Manufacturing companies serving the ZAR 120 billion South African renewable energy industry today called on Government to urgently finalise the financial close of the third round of the Renewable Energy Independent Power Producer Procurement Programme (REIPPPP). Financial close has been delayed and fears are arising escalating that the viability of manufacturing facilities and the accompanying jobs and companies may be threatened if finality does not come before year end. Uncertainty about the timing of announcing the preferred bidders for Round 3.5 (for concentrated solar power only) and Round 4 has also added to discomfort.
Henk Schoeman, Business Manager of DCD explains that his company invested R300m to set up a tower manufacturing plant in Coega to ensure that towers for wind turbines are manufactured locally and local content of wind farms is raised. The plant now employs 100 people. “The stellar success of the programme and rapid growth in the industry has meant that we are under pressure to manage our production with extreme care to ensure we deliver to all our clients on the contractual dates, given our present capacity. If anything the order book suggests plant expansion, but the present delays have extremely adverse consequences as we now have to wait with production until financial close occurs. Moreover, our future is dependent on the comfort of our clients that the programme is proceeding.”
ArcelorMittal has recently adapted the lay-out and technology at their Vanderbijlpark plant in order to ensure that steel plates of the correct width to serve the wind industry tower manufacture could be made. This capital outlay likewise assumes stability and predictability in the wind sector, both factors heavily dependent on investor sentiment and potentially impacted by the present delays.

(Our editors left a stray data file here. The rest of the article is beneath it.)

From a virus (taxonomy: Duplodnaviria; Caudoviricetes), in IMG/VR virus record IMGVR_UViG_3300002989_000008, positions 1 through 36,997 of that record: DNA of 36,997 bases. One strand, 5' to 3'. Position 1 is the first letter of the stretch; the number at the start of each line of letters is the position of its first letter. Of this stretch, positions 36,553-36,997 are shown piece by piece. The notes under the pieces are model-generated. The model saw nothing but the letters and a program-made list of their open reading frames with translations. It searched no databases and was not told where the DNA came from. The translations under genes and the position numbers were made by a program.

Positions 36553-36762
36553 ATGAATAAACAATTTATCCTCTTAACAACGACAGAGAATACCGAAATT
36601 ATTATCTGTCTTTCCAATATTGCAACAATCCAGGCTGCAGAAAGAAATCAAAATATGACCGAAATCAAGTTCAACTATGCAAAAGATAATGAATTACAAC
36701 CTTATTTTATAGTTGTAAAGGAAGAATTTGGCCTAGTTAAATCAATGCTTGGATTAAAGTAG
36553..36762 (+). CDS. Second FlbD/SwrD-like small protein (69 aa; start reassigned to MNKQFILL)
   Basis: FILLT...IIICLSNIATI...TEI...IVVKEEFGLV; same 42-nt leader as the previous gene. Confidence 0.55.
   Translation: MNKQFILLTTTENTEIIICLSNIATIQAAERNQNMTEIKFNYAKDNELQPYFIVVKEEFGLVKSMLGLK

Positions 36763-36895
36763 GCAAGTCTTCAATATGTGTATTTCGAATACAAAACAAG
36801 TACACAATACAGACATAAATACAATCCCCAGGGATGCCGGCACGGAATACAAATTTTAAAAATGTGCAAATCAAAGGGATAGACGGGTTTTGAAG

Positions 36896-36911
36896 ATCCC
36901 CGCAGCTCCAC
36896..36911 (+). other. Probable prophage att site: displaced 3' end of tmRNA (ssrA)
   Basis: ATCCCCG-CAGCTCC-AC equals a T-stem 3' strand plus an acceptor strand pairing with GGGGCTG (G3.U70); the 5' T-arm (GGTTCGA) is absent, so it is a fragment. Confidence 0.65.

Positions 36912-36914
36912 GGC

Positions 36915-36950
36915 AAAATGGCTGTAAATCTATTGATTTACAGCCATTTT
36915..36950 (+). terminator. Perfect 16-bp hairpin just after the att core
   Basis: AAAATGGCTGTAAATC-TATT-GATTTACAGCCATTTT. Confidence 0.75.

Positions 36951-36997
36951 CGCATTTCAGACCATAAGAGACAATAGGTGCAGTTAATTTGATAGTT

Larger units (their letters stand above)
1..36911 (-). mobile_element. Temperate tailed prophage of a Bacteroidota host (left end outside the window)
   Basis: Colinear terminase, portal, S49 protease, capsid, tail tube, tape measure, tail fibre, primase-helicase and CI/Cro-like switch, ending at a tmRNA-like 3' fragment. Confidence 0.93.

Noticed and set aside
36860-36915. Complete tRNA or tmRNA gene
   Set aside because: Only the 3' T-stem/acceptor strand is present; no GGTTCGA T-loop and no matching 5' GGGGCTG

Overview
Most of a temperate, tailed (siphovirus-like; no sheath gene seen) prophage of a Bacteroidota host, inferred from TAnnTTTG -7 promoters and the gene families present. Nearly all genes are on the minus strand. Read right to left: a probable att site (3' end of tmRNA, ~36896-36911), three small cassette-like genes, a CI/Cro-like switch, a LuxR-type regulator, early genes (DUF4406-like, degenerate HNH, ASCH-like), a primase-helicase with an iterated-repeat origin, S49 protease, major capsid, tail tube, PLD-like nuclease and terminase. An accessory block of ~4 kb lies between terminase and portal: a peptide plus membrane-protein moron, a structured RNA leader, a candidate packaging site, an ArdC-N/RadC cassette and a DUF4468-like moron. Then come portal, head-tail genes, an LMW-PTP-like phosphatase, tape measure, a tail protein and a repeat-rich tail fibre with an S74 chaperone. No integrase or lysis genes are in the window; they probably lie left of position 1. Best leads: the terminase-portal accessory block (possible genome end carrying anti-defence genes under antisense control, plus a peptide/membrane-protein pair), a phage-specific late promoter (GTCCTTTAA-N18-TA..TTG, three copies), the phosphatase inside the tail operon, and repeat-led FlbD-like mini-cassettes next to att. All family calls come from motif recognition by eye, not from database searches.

In the solar photovoltaic (PV) industry, a similar distress is building. PV module manufacturing companies based in Cape Town and Durban, namely Jinko Solar, SolaireDirect and ARTsolar have jointly invested R245m in their facilities over the past 4 years and created 510 local jobs, which are expected to increase to 600 by April 2015.
However, these companies have less than 2% of their production capacity taken up by local orders, and have as a result been forced to seek foreign markets in the short term. South African PV manufacturers are competitive in supplying foreign markets and require at least predictability in the implementation of the REIPPPP to sustain the nascent local manufacturing industry. The same applies to Sun Power, which has recently announced the re-opening of a PV module factory in South Africa.
Should the dynamics in foreign markets change before the REIPPPP has had time to influence the development of local manufacturing value-chains in a substantial manner, these companies and the jobs they create may cease to exist. Furthermore, as South African content is not mandatory for exported modules, the local sub-supply chain for glass, aluminium and other products is also at risk without the REIPPPP.